(This is one post in a series of posts from the National Steering Committee on Technology's final report: The Future is Now: Strengthening High-Quality, Inclusive and Innovative Hybrid Service Delivery. The post pulls key recommendation sections from the report to make them more accessible. In each key post, I provide an introduction, along with each sub-recommendation narrative and specific recommendations relevant to the sub-recommendation.)
Mobilizing knowledge means that all SPOs are funded, supported, and encouraged to participate in formal and informal information sharing mechanisms to build, share, and replicate sector knowledge.
A consistent theme across all reports was that there is a need to develop a shared vision, culture of understanding, and ways of working toward innovation in the sector. Collaboration and communication between key stakeholders are considered essential components of this. PeaceGeeks (2021) further illustrated what sector stakeholders believe are key drivers of innovation in the sector: embedding partnership and collaboration, holistic and newcomer-centric approaches across service design, and delivery with a commitment to address systemic barriers.
It is important to define and formally recognize the value of innovation to the sector (AMSSA, 2021; PeaceGeeks, 2021). Importantly, there have been several promising innovative practices that are well-documented in the reports, both before and after the pandemic. While examining the reports, it has been noticed that reports accurately capture
that innovation is happening in several ways, in different forms, and at different levels. Getting the basics right would constitute innovation for some SPOs that are in the early stages of their digital transformation journey, while for others it means engaging technology in a sophisticated manner. Equally important, this does not just apply to technology, but to people, interactions, and processes. As PeaceGeeks (2019, 2021) noted based on its analysis of best practices in the sector, innovation mostly occurs within the relationship between newcomers and settlement workers and within the unique experience of settlement workers (who have immigration experience). This recommendation is also endorsed in ACS (2021), which notes that innovation can be built through connecting community, post-secondary institutions, and other stakeholders, as well as combining public and private funding.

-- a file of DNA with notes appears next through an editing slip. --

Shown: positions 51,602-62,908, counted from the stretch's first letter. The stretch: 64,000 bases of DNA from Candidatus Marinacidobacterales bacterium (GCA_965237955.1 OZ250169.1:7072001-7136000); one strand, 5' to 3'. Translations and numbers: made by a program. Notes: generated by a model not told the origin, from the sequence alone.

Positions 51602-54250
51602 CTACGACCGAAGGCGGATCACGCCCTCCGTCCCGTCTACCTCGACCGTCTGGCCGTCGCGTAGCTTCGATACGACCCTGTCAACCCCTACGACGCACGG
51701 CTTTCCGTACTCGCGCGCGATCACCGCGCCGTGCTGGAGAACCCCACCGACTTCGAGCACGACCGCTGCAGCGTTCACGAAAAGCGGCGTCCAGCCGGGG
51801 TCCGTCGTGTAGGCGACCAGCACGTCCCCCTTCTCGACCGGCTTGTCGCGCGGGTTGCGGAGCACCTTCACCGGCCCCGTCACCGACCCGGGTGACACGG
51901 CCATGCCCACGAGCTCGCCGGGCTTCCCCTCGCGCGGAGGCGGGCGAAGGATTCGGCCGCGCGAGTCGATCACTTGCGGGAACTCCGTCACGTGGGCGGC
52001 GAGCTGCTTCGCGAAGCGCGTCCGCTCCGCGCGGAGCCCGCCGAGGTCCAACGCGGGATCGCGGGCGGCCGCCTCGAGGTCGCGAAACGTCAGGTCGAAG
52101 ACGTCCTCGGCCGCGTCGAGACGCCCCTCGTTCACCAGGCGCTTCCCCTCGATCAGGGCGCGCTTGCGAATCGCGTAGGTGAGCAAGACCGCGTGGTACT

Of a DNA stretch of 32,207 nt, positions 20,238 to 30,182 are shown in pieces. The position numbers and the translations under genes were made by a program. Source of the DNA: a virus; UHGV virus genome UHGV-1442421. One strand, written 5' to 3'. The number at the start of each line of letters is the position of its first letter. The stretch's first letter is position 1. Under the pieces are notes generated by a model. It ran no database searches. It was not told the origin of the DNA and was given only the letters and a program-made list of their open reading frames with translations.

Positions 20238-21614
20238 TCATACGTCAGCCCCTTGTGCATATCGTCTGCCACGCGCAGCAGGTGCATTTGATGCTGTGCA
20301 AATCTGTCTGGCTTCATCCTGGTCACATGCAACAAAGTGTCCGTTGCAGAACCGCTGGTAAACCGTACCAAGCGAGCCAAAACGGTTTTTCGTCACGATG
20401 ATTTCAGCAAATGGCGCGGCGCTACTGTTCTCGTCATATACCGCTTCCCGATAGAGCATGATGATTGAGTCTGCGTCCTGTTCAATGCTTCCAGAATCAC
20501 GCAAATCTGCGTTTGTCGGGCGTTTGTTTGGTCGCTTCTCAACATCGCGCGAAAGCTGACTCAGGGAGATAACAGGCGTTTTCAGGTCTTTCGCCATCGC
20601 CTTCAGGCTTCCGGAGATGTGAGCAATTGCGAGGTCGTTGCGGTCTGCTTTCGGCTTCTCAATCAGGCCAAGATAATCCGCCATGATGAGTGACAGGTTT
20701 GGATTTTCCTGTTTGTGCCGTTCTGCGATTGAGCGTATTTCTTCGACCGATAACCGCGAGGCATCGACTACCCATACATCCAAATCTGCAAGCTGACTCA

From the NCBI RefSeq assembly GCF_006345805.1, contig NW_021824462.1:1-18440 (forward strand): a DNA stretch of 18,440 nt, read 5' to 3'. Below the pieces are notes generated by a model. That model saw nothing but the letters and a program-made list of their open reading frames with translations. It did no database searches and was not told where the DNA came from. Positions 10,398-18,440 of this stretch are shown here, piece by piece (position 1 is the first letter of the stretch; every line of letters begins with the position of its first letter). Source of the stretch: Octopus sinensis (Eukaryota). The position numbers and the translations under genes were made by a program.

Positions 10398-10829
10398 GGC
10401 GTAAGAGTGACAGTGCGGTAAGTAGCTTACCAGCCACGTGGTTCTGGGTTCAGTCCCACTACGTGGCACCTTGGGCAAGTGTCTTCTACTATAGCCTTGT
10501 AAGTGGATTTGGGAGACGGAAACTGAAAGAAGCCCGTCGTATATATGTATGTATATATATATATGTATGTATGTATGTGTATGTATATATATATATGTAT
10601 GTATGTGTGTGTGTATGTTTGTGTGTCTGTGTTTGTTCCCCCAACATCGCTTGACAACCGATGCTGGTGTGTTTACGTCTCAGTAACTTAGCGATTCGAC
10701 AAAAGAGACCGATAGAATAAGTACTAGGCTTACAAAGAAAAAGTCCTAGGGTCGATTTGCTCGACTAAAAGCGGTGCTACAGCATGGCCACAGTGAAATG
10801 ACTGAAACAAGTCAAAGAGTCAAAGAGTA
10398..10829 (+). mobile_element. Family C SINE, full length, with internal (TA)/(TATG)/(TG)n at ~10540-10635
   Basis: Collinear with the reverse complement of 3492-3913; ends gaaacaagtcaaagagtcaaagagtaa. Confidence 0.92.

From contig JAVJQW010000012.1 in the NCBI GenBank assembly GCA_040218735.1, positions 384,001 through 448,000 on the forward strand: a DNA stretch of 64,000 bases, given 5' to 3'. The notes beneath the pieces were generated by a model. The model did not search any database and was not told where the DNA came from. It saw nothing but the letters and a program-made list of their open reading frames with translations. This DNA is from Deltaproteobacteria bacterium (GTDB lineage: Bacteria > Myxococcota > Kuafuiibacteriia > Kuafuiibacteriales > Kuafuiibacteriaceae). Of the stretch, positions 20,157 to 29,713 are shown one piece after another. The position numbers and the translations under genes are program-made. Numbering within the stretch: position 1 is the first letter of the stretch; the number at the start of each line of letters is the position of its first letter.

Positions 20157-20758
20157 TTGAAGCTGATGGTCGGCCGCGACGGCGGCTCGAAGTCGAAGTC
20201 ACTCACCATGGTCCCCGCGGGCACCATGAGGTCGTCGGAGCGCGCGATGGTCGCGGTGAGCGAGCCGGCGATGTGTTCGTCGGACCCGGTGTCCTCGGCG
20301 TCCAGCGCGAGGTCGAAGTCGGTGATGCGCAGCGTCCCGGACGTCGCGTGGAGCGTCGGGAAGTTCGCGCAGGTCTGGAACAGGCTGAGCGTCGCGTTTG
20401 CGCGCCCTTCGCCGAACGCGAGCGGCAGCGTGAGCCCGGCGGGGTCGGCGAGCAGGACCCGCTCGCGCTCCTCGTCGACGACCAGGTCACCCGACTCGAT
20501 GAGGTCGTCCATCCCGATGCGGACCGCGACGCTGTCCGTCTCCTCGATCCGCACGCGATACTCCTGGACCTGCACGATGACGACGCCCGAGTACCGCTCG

Among the reports, it is consistently recommended that IRCC, the sector’s core funder, and SPOs, should communicate, collaborate, and create ways of bilateral dialogue between IRCC and organizations. This should encompass all stages of service delivery, from program design through implementation, monitoring, and evaluation.
The recommended way to approach this, as PeaceGeeks (2021) highlighted, is to develop a sector-wide definition of client “outcome”. This is critical in terms of enabling the sector to discuss and provide evaluation frameworks for novel projects and innovative practices. As AMSSA (2021) noted, many SPOs have created their own methods to measure outcomes to reflect their service quality and adapt hybrid service delivery accordingly.
Integral to this, feedback mechanisms on outcome evaluations between IRCC and sector organizations should be promoted. More information sharing between IRCC and SPOs is needed to share lessons learned from both successful and unsuccessful projects. Explicit in the reports’ findings, sector stakeholders are increasingly aware of this critical need. As PeaceGeeks (2021) captured aptly, IRCC is also receptive to receiving innovative approaches from SPOs on reporting service outcomes.
It is also recommended to initiate knowledge mobilization activities to foster sectoral learning. AMSSA (2021) underscored the need for establishing a knowledge mobilization approach at IRCC to actively share learning from funded projects, including Service Delivery Improvements (SDI) projects, at the national and regional levels. PeaceGeeks (2021) reemphasized this by recommending the sector and IRCC work together on knowledge mobilization of pilot projects. Concurrently, this facilitates scaling, expanding, and replication of existing service solutions within the sector.
Reports suggest that the main driver that stimulates innovation from the intention stage to the implementation stage is cross-organizational knowledge sharing and collaboration. As recommendations widely agreed on, SPOs should be
supported to create ways of sharing information, best practices, processes, mistakes, solutions, failures, and strategies about hybrid service delivery. One way of approaching this is to design and implement a central hub for shared learning on tools, programs, and resources for hybrid service delivery. PeaceGeeks (2021) recommended the creation of physical and virtual spaces dedicated to SPOs’ innovative ideas and hypotheses to flourish and discuss innovative work.
Importantly, the recommendations also underscored the need for creating both formal and informal venues for information sharing, networking, and dialogue. For example, ACS (2021) highlighted that events such as conferences, workshops, and focus group discussions enabled several SPO staff to learn from each other as the sector pivoted online. Similarly, PeaceGeeks (2020) highlighted the need for official platforms for collaboration. At the same time, for many SPOs, informal connections (e.g. running into someone) offered unique opportunities for information gathering.